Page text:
Toronto roads will be swept for bombs, a dummy car will be used to distract from U.S. President Barack Obama's location, and at least five countries have demanded motorcades with at least 35 cars.
For a city accustomed to the hair-pulling frustration of traffic, the G20 is expected to bring a whole new dimension to the concept of gridlock.
"The key is to try and minimize the impact for the rest of the city, because as much as we want to say it's business as usual, it really isn't," said traffic services Sergeant Tim Burrows.
The summit may be held to discuss global finances, but its most immediate impact will be on city traffic – from road closings to motorcades and security perimeters.
On the day Toronto was named as host city for the meeting of G20 leaders, a traffic management team was put in place. Next week, an operations room will be set up in police headquarters to monitor traffic, while a team of officers from the Integrated Security Unit will man the Major Incident Command Centre, keeping an eye out for protests or accidents that could further complicate things on city roads.
The Catholic and public school boards cancelled school buses on Friday in anticipation of traffic jams, and Toronto police have announced a raft of road closings from Highway 427 to Front Street.
The roads will be jammed with cars transporting dignitaries, bureaucrats and police between Toronto and Huntsville, the site of the G8 meeting. To facilitate their travel needs, the government placed a public tender for 52 deluxe motor coaches, 24 passenger buses, 70 passenger vans, 12 sedans, and 55 cargo vans. The RCMP and OPP will be busing in 4,000 officers to Huntsville, while 5,600 officers will have to be transported to Toronto for the G20.
Already, the fences have created major congestion during rush hour. Bay Street has been at a standstill most mornings, cars have been towed en masse to facilitate security construction and at least one driver has collided with the concrete barrier surrounding the Metro Toronto Convention Centre.
"If people are having a hard time navigating the fence line, those aren't the people we want on our roads to begin with," Sergeant Burrows said.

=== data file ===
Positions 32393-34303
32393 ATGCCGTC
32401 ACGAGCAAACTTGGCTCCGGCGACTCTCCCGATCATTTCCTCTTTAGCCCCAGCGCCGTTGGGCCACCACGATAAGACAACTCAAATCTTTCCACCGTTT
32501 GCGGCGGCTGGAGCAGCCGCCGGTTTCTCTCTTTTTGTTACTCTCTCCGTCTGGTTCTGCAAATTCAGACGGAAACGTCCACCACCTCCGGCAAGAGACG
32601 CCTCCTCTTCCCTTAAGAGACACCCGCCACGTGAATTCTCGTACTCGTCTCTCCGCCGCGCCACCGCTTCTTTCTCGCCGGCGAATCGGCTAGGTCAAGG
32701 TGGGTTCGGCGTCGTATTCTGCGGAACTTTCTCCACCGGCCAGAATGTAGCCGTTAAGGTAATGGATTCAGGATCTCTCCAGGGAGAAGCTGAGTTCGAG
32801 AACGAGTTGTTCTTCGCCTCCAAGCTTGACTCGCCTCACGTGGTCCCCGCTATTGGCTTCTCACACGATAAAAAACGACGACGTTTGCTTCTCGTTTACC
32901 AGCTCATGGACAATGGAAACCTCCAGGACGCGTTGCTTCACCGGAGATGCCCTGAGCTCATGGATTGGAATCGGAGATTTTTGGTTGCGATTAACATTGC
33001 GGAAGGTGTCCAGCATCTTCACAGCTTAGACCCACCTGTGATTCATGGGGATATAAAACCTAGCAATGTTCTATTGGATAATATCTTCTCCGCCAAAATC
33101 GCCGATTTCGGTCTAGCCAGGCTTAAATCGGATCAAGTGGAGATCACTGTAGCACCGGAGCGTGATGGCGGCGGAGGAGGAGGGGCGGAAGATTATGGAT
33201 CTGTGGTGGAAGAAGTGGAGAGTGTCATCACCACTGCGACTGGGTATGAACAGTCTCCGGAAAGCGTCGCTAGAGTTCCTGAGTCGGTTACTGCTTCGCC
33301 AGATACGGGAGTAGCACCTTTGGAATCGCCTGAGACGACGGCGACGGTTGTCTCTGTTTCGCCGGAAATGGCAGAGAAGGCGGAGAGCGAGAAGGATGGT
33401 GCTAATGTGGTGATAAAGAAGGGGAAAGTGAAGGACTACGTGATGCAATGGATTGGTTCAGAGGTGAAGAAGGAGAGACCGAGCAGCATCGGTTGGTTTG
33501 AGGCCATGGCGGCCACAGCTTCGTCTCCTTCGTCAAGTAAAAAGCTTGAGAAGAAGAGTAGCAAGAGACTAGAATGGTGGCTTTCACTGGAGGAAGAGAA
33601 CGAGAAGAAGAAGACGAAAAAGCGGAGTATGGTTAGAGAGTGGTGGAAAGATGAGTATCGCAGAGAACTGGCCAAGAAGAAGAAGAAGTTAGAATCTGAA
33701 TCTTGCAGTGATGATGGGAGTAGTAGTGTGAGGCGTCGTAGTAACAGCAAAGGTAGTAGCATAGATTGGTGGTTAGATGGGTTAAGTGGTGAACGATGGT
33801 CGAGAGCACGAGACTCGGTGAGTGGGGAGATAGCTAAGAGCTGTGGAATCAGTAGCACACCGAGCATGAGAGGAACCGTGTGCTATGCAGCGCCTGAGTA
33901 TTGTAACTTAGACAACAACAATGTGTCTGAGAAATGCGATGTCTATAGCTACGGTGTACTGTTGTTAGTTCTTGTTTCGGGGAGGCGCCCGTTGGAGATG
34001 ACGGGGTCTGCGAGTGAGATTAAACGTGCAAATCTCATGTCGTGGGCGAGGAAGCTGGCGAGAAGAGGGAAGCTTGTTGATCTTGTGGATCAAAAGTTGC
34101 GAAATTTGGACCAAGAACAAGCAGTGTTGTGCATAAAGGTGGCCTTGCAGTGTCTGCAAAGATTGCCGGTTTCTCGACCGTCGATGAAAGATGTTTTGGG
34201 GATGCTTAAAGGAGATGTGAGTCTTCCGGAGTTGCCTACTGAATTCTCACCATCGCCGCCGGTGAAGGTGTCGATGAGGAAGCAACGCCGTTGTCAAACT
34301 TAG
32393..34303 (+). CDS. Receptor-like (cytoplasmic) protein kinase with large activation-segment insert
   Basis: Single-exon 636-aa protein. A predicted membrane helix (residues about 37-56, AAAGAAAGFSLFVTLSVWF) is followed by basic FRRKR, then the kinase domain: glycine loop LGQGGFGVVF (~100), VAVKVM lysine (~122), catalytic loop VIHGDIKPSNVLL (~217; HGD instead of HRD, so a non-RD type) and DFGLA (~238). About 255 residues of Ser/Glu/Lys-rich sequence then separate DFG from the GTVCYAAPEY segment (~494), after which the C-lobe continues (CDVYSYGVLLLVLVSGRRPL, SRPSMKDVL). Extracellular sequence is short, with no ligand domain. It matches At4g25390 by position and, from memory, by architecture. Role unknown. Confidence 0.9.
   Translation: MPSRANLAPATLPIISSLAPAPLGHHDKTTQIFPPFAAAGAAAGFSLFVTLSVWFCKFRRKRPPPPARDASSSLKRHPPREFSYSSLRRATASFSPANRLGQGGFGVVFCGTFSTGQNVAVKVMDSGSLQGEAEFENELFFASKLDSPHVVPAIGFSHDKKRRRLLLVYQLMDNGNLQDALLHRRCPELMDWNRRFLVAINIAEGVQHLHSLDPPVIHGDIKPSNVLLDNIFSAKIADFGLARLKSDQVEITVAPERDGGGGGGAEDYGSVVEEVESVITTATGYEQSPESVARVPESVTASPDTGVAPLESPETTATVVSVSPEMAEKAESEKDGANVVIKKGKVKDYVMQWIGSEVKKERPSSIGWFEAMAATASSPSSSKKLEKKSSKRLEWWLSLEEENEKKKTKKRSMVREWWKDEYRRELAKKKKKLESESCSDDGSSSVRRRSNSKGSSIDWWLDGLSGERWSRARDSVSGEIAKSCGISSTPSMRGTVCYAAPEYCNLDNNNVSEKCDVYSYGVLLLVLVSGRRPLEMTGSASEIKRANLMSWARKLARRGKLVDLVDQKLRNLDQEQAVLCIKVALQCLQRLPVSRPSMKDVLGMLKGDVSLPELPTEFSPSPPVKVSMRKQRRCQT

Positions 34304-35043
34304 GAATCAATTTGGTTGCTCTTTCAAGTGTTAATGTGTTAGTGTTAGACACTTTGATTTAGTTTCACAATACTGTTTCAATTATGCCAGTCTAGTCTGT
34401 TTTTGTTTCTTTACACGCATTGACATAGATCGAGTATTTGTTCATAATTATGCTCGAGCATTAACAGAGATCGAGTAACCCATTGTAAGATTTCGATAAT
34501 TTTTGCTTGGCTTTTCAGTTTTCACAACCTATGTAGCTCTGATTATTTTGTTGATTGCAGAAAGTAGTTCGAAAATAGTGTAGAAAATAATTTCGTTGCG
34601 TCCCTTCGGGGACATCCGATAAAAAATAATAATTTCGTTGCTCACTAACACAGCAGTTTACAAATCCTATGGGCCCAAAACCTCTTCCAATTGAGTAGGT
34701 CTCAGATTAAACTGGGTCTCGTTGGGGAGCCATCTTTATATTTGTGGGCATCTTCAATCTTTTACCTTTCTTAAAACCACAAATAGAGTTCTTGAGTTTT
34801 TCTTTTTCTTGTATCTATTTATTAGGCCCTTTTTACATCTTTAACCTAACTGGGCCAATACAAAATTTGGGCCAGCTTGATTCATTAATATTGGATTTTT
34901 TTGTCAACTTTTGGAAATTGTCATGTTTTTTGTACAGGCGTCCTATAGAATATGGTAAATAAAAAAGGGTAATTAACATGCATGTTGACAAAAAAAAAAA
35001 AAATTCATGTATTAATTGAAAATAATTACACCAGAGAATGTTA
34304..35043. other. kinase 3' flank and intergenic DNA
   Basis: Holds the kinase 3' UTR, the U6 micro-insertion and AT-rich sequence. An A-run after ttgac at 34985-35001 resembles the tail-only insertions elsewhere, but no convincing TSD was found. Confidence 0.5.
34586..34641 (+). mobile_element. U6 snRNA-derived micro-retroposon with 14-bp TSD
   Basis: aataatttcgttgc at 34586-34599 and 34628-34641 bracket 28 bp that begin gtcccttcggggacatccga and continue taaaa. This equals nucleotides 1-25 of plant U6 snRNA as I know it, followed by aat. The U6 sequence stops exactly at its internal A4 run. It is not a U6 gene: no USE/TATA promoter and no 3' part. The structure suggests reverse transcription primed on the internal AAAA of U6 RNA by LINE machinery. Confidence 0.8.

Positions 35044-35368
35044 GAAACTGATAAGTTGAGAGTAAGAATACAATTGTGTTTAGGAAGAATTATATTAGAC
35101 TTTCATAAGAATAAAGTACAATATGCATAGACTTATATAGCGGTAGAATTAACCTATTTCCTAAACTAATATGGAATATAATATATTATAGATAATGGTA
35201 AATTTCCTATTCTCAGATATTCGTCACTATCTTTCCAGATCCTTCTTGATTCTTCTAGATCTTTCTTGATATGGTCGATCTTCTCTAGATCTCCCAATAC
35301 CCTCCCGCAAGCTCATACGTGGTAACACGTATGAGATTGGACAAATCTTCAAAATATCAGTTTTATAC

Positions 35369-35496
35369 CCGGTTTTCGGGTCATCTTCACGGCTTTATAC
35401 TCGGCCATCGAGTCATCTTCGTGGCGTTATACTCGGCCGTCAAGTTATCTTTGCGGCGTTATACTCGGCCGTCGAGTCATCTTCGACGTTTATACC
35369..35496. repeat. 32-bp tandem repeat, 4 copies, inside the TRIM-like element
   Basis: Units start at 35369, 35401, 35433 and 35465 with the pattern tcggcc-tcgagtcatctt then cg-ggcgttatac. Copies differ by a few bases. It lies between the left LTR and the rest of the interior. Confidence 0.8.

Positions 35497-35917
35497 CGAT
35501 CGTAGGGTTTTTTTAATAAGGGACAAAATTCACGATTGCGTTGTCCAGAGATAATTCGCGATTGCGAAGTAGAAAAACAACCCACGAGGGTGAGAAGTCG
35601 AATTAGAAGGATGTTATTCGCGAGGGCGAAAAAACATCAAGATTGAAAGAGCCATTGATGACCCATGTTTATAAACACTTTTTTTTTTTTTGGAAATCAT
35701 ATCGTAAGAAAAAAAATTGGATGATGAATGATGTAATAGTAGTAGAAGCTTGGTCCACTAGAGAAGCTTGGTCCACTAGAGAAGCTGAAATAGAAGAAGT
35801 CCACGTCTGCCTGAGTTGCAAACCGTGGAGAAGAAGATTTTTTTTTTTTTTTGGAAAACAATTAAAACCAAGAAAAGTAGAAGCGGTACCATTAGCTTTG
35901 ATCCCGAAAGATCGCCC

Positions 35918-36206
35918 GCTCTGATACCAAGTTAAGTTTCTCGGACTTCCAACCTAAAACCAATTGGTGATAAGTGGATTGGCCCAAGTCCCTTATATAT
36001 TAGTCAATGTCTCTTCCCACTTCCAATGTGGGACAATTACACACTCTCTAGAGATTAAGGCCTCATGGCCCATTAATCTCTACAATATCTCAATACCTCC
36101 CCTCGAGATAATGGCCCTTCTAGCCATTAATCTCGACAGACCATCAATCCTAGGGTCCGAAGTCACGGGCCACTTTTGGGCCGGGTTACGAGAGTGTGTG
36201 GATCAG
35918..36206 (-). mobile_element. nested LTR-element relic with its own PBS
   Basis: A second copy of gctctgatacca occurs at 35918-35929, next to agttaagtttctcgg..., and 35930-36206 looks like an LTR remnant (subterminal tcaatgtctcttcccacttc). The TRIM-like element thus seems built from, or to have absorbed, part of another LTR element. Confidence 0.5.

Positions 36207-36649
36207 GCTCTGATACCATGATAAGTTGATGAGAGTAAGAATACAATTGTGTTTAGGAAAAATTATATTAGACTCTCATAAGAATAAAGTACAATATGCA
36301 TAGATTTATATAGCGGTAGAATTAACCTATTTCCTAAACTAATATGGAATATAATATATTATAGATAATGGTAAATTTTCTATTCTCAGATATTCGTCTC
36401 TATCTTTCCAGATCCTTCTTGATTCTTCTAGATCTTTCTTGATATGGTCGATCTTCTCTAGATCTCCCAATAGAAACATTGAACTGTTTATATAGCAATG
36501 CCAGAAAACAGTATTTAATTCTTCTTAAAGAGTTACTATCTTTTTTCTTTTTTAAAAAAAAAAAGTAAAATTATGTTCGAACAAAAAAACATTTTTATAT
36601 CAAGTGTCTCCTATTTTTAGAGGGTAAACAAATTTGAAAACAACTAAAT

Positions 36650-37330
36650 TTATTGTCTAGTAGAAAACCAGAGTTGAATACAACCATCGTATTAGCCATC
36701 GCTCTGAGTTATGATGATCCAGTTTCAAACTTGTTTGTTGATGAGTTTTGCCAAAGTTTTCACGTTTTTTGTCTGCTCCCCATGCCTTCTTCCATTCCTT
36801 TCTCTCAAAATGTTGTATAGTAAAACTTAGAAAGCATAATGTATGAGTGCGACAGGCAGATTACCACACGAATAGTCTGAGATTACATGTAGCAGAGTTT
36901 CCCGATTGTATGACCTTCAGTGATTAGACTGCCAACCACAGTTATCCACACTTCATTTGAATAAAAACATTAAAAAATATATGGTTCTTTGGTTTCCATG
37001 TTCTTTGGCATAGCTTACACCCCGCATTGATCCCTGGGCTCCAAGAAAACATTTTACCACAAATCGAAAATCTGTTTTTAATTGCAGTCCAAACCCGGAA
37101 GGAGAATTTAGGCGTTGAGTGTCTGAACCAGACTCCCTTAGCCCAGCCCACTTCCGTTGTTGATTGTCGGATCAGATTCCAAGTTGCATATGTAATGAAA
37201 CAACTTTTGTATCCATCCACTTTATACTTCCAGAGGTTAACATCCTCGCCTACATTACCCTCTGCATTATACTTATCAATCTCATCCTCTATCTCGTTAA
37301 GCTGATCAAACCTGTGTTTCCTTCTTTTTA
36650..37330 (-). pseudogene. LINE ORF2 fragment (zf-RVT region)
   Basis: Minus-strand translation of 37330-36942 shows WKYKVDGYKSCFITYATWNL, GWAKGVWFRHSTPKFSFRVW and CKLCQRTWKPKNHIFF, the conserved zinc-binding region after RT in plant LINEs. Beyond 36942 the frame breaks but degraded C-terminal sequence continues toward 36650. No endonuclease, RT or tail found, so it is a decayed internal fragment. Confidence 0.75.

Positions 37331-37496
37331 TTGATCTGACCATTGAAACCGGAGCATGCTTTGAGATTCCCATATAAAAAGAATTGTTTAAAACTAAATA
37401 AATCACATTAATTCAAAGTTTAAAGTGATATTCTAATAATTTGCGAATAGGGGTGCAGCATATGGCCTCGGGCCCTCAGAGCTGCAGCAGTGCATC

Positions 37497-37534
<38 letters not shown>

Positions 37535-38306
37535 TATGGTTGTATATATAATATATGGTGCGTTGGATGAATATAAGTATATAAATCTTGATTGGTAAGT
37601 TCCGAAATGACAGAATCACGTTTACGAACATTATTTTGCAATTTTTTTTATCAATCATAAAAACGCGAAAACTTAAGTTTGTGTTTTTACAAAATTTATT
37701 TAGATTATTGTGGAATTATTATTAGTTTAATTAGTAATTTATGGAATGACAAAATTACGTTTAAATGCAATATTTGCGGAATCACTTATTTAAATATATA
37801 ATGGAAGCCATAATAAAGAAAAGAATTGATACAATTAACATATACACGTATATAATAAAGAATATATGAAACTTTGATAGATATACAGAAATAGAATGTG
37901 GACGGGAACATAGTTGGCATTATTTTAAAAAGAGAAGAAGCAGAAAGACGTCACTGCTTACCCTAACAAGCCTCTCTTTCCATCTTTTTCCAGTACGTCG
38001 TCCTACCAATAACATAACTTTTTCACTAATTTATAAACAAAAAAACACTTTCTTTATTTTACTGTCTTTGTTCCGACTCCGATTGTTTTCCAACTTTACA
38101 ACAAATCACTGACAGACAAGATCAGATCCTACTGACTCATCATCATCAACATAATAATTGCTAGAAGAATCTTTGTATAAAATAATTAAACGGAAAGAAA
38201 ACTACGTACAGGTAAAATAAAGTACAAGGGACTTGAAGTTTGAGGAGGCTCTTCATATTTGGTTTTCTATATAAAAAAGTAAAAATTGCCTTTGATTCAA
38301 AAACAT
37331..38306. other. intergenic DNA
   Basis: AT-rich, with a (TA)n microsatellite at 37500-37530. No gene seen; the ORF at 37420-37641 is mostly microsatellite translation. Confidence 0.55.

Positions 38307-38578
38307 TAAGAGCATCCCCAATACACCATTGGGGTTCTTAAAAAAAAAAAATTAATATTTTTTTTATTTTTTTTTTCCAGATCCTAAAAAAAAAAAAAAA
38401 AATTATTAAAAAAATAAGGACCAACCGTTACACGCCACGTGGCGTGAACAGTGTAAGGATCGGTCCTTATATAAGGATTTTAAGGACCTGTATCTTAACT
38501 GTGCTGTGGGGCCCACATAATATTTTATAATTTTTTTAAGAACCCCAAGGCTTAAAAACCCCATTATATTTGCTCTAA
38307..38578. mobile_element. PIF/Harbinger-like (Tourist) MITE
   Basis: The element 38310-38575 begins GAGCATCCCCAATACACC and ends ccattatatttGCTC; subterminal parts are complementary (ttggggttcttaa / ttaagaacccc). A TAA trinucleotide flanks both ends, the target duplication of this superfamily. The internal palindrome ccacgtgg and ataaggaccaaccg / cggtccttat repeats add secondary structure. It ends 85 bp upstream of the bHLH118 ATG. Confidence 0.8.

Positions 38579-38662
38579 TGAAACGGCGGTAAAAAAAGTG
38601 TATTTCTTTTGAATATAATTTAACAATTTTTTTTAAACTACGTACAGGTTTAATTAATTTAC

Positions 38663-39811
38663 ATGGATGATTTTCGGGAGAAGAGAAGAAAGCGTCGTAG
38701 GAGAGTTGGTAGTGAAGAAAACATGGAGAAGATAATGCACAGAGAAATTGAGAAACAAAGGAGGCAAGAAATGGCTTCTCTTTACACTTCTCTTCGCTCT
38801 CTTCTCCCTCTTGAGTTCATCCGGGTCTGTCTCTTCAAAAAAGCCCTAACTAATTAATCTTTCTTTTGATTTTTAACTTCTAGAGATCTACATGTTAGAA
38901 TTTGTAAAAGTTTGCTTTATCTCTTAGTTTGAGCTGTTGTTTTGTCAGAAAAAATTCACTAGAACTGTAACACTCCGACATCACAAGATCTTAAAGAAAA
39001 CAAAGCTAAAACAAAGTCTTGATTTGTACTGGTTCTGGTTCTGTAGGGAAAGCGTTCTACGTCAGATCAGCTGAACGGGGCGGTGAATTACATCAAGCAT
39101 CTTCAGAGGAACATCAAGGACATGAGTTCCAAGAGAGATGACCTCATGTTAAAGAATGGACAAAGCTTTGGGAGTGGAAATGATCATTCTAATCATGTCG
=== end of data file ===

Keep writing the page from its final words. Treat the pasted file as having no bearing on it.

He said more traffic restrictions will be announced as the summit dates approach, and that the impact will be felt more profoundly by drivers who try to enter the downtown core.
While Toronto police try to keep city streets moving, the RCMP will be transporting the VIPs. Leader motorcades will be driven by suit-wearing and specially trained officers, most of whom are being brought in from jurisdictions like Ottawa and Peel – which holds jurisdiction over Pearson International Airport – who are used to dealing with motorcades.
Sam Schwartz, the former deputy commissioner of New York City Transportation, who is known as Gridlock Sam, said it's not unusual for traffic to come to a complete standstill, and for motorists to turn off their engines, when dignitaries are ferried around Manhattan.
Security personnel for each head of state will make their own demands to the RCMP and CSIS, he said.
"Everybody will say they need more than any city's willing to give them," he said. "Each country believes they are more important than the other country. Maybe it's a phallic symbol, but they measure it by the size of their motorcade."
Some heads of state require city officials to actually freeze their routes, which means not even pedestrians are allowed to cross.
"Heads of state are used to being treated as the boss, and they may decide that they want to go shop on Yonge Street and there's little you can do about it,' he said.
In the United States, Mr. Obama travels in a motorcade of more than 30 cars, including a dummy car, and the roads he travels are swept for bombs before he uses them.
"I would imagine the Secret Service would make a similar request when he's in Canada," Mr. Schwartz said.
When multiple leaders are in town, police must the establish a priority of motorcades, meaning one leader must sometimes wait. In the U.S., Mr. Schwartz said it is not unusual for the State Department to receive complaints from foreign dignitaries about how their motorcade was treated.
In Toronto, Sergeant Burrows expects most complaints will come from the general public.
"A lot of people will sit there and yell at you when you close a road," he said. "People see it as a personal inconvenience, but it's a little bit bigger than that."